What Would China’s Air Be Like If Everyone Stopped Driving?

Car Air Pollution Stopped Driving

 

Air pollution includes a bunch of microscopic particles, but have you ever wondered what those particles are exactly? In a study published in Nature, scientists tested the air in Beijing, Xi’an, Shanghai, and Guangzhou to find out exactly what PM2.5 is made of. By tracing the composition of the particles, they could gain clues about where it’s all coming from.

 

What Is PM2.5 Made Of?

They found that about 20% were chemicals like ammonium and chloride. Coal made up about 4% of PM2.5 in the different cities.

 

 

Using this data, they estimated that pollution from vehicles (red) contributed to 6% of the PM2.5 in Beijing’s air. Across all cities, vehicle pollution made up under 10% of particulate pollution.

 

 

Is This Just a China Thing?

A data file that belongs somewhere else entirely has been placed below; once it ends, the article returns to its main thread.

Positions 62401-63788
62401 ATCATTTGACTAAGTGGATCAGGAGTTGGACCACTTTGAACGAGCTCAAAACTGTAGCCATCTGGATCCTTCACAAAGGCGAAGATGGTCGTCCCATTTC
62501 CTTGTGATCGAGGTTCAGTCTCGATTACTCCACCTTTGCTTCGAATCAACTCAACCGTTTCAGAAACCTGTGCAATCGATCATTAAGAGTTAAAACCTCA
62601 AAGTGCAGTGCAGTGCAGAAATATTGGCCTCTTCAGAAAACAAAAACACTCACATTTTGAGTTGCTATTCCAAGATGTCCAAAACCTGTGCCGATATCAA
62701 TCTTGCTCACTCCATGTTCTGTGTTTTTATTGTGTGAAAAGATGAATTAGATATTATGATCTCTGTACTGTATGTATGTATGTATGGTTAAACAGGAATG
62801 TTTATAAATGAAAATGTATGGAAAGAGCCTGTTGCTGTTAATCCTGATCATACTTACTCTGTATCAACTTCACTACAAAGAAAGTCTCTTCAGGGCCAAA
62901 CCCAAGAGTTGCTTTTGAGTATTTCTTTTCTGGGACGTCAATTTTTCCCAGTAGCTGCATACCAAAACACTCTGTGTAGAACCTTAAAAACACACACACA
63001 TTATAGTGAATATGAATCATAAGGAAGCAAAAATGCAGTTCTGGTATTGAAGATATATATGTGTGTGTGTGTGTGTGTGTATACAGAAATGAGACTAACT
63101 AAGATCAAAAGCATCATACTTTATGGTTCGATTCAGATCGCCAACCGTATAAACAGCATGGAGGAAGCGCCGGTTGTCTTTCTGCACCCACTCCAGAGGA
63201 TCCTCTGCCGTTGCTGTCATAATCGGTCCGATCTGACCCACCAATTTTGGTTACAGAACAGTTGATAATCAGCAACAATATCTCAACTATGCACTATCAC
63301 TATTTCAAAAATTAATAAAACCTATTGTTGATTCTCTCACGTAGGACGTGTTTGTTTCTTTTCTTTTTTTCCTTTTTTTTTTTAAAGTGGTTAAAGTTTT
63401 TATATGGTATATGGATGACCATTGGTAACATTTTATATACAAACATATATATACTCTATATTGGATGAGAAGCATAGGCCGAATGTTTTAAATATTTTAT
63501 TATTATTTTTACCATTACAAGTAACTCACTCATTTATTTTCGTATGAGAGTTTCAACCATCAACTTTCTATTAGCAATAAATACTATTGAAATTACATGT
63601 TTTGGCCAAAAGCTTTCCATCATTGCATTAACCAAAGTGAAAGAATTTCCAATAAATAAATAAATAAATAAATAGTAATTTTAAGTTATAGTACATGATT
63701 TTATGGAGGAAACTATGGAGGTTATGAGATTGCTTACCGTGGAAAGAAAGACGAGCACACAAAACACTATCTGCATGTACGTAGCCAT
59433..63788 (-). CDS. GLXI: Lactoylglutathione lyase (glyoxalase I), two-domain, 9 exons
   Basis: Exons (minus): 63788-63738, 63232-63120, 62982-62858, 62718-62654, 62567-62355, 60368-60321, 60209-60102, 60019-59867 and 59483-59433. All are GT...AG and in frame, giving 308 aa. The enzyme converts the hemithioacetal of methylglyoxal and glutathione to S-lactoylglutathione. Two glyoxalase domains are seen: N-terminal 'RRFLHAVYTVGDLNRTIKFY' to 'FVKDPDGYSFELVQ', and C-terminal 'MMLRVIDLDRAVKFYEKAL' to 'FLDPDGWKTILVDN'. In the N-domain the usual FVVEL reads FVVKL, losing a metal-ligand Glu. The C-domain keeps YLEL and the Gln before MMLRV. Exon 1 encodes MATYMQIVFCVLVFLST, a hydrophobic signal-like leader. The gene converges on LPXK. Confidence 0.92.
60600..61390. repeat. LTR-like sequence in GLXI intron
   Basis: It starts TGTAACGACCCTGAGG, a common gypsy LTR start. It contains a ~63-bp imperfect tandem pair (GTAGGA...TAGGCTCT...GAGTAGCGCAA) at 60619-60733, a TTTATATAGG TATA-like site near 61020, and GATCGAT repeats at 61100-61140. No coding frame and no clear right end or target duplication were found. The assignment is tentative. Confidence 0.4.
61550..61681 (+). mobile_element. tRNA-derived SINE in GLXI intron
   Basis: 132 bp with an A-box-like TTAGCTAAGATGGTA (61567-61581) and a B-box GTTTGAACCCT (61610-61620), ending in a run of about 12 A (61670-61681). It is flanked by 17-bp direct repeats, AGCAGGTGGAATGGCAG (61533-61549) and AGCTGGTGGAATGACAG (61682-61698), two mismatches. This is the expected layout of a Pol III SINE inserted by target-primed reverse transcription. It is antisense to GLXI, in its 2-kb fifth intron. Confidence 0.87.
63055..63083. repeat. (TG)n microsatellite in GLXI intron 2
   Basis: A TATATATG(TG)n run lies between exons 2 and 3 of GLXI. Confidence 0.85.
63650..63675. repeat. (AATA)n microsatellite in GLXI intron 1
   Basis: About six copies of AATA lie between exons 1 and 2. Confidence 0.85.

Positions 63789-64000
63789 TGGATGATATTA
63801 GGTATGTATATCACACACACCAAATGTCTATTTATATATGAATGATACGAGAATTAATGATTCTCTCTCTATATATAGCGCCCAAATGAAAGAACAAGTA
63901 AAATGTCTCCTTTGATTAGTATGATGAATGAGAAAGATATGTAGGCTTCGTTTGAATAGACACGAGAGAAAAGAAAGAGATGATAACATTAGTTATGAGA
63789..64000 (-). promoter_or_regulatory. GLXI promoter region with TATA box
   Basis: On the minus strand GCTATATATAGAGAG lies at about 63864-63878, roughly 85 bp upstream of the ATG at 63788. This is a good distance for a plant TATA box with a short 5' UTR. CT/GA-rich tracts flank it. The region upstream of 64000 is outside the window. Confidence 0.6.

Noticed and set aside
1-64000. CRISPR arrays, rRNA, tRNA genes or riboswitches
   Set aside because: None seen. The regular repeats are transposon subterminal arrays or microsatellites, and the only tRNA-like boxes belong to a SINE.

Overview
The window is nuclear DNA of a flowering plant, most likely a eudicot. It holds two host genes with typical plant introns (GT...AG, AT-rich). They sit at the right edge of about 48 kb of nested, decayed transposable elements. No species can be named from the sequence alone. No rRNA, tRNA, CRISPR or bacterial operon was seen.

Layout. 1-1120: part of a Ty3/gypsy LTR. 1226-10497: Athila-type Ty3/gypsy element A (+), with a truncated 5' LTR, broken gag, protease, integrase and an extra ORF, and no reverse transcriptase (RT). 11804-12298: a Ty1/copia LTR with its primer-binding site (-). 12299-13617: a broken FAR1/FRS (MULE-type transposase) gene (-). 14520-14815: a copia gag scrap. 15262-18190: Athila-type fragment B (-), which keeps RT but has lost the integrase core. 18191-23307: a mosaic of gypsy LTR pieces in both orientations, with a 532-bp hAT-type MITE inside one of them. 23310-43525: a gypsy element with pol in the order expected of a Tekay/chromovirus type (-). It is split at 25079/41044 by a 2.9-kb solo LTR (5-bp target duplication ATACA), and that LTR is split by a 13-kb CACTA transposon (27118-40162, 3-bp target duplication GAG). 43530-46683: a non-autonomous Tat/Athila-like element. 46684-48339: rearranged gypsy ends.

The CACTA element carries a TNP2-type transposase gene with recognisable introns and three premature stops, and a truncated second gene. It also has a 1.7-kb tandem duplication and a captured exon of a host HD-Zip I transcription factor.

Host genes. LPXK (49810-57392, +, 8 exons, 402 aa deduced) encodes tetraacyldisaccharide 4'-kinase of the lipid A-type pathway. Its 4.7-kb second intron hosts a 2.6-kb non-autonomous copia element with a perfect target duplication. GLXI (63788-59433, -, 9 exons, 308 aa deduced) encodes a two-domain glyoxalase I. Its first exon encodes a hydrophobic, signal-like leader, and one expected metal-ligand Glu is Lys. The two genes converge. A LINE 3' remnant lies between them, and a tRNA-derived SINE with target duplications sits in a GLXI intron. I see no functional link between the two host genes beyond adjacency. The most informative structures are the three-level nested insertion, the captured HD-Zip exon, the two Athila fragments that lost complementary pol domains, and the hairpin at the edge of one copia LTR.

These results fit with what researchers found after Delhi temporarily banned half of the city’s cars from its roads. PM2.5 fell by about 10%.  In other words, drastically cutting cars helped Delhi’s air, but it was far from solving the problem. Instead, power plants, factories, and construction account for more pollution than cars.

How much would banning cars help Beijing? In 2018, Beijing averaged 49 micrograms of PM2.5. If we removed all the vehicles from Beijing, the PM2.5 in the air would decrease by about 6%, leaving us at 46 micrograms. That’s better, but it’s still far above the WHO annual limit of 10 micrograms.

 

Bottom line: Banning cars would help reduce pollution in China’s major cities by less than 10%; cars are not the biggest source of pollution.

 

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